May Day has a checkered background. In some countries, May first is Labor Day, mainly a socialistic custom which came out of problematic employment practices. On May 1, 1886, unions organized strikes around the US to support the movement for an eight hour work day. I find it amazing it took national strikes (and probably much more) to achieve an eight hour work day. Today, May Day still brings out rallies and protests in parts of the world.
However, that was not how May Day began. Its original roots developed flowers of delight! Ancient Egypt, India, and Rome used May Day as a celebration of spring and fertility — ideas we currently associate with a secularized Easter. But . . . medieval England developed the best festival for welcoming the month of May! They erected Maypoles adorned with garlands of flowers. Our own State of Hawaii calls it Lei Day — a day to celebrate Hawaii’s history and culture.
On May Day in Kindergarten, I remember each person in my class had to carry their chair to the side lawn of the school where a pole was erected with ribbons streaming from the top. The Senior girls came prancing out of the school doors in beautiful, flouncy dresses. These fancy dresses probably doubled as their prom dress. Each took a ribbon, and they danced around the pole to music weaving the ribbons. The program culminated with the crowning of a May Queen. Carrying my chair that far, up and down stairs, left an indelible impression, but it was far overshadowed by the vision that remains of the beauty, simplicity, aesthetics, and dreamy fantasy I witnessed that day. To my chagrin, the music teacher who held this annual festival left our school at the end of that year. I learned many years later, my aunt had been crowned May Queen one May Day before my birth.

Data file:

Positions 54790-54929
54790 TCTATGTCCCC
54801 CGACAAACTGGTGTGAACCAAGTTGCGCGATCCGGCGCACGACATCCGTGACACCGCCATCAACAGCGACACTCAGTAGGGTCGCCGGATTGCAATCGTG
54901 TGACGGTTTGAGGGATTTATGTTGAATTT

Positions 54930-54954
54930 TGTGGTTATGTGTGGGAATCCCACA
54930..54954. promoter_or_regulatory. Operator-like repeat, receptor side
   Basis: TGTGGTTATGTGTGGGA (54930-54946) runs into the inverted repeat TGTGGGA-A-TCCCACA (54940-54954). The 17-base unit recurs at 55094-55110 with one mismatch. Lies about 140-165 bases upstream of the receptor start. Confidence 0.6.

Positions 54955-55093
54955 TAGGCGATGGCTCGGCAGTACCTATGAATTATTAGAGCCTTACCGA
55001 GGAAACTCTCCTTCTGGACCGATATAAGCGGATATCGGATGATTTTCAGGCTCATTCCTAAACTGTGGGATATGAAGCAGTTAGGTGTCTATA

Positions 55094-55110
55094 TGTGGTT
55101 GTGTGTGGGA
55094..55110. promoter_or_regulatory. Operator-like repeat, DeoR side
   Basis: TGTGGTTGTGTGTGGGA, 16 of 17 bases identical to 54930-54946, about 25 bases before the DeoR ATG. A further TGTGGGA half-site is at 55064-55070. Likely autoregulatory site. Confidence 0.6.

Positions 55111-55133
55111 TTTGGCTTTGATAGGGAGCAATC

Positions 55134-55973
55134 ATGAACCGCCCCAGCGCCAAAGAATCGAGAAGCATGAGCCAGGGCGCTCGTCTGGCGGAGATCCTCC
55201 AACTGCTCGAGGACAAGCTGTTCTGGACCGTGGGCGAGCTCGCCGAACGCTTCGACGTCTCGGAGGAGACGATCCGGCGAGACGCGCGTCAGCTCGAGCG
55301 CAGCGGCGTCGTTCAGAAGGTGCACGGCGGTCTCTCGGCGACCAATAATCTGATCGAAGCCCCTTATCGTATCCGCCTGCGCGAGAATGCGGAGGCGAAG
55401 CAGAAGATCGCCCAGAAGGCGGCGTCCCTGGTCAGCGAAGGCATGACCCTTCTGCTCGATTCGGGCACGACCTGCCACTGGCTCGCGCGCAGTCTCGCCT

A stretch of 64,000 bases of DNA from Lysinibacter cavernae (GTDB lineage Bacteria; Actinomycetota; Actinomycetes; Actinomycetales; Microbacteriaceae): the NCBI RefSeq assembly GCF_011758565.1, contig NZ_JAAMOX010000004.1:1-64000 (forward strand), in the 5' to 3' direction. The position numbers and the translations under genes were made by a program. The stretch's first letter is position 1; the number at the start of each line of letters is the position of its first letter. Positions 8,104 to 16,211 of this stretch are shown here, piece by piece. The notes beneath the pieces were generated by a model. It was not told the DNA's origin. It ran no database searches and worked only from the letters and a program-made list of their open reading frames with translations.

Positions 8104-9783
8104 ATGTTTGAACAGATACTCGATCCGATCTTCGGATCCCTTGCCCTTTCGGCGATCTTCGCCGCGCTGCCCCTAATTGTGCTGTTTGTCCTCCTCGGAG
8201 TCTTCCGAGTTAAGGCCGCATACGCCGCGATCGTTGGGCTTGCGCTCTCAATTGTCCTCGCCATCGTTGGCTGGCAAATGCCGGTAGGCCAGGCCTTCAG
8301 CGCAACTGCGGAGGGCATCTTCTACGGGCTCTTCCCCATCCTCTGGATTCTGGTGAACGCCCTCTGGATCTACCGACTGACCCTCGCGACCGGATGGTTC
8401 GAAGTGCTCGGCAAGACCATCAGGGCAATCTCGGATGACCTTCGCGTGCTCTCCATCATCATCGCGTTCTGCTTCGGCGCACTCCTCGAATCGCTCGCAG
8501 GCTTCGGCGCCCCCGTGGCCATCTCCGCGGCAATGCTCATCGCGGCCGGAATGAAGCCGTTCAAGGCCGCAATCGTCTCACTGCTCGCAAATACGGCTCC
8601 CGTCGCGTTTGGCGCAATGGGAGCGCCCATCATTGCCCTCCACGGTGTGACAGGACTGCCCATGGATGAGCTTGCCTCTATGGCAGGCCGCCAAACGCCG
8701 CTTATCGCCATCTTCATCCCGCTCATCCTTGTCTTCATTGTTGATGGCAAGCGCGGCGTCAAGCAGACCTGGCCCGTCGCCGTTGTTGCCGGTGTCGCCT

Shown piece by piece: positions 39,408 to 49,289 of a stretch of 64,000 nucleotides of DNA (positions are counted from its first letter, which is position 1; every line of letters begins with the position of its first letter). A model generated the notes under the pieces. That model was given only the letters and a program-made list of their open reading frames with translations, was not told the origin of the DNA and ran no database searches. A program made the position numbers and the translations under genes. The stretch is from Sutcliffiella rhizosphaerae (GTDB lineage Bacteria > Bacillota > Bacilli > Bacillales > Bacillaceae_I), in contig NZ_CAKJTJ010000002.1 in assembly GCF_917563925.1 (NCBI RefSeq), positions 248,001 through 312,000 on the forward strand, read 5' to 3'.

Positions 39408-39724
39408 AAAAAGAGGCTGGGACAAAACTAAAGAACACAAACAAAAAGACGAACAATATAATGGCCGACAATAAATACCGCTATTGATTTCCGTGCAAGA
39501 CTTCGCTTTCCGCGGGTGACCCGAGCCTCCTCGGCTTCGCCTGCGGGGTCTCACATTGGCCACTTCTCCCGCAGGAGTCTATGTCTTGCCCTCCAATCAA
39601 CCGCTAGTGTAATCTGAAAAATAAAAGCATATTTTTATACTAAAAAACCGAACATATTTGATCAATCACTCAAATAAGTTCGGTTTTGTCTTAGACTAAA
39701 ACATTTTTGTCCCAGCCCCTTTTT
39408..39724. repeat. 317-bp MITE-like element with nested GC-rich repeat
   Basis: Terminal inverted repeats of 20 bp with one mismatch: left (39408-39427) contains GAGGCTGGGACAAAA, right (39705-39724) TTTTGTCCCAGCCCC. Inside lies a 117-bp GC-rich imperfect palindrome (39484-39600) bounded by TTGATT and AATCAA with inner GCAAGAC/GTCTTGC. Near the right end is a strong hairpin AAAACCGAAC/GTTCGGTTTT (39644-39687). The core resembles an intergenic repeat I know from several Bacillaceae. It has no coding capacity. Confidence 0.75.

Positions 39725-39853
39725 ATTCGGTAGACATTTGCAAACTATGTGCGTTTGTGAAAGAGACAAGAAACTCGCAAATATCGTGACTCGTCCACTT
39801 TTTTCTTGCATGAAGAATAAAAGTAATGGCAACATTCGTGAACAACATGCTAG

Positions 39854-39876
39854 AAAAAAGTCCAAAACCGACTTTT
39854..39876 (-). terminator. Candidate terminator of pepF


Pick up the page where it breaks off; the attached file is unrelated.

A custom in my tiny rural western New York State town and vicinity extended beyond and separately from the music teacher’s lovely celebration: May Baskets! Each year, kids created cone-shaped baskets from a piece of wallpaper, tied a ribbon hanger on them, and filled them with wildflowers. The purpose of the basket was to tell someone you loved them, but in secret! Secrecy being the goal, one hung their basket on the front door of the person admired, rang the doorbell, then ran away or hid behind bushes to watch the person retrieve their love gift. Children, thinking only of friendship love, hung baskets on many doors. Mine sent love to teachers, friends, and relatives. I tried having my children celebrate the day with May baskets, but it was not a tradition in St. Louis. No one understood. So they took a May basket to their teacher at school with no secrecy attached. My daughter attended a school in St. Louis, MICDS, which does, to this day, celebrate May Day with a Maypole, dancing, and crowning of a May Queen, held near the end of the month of May. I blogged about my daughter’s May Day in 1991 a few months ago. The 4th grade girls, 8th grade, and the Upper School Dance Club dance for the Seniors, the honored guests. Finally, the Seniors, in their white gowns, weave the Maypole.
Since my daughter and her fiancé decided to be married in May, though not May first, we incorporated May baskets as pew decorations.
Happy May Day!!!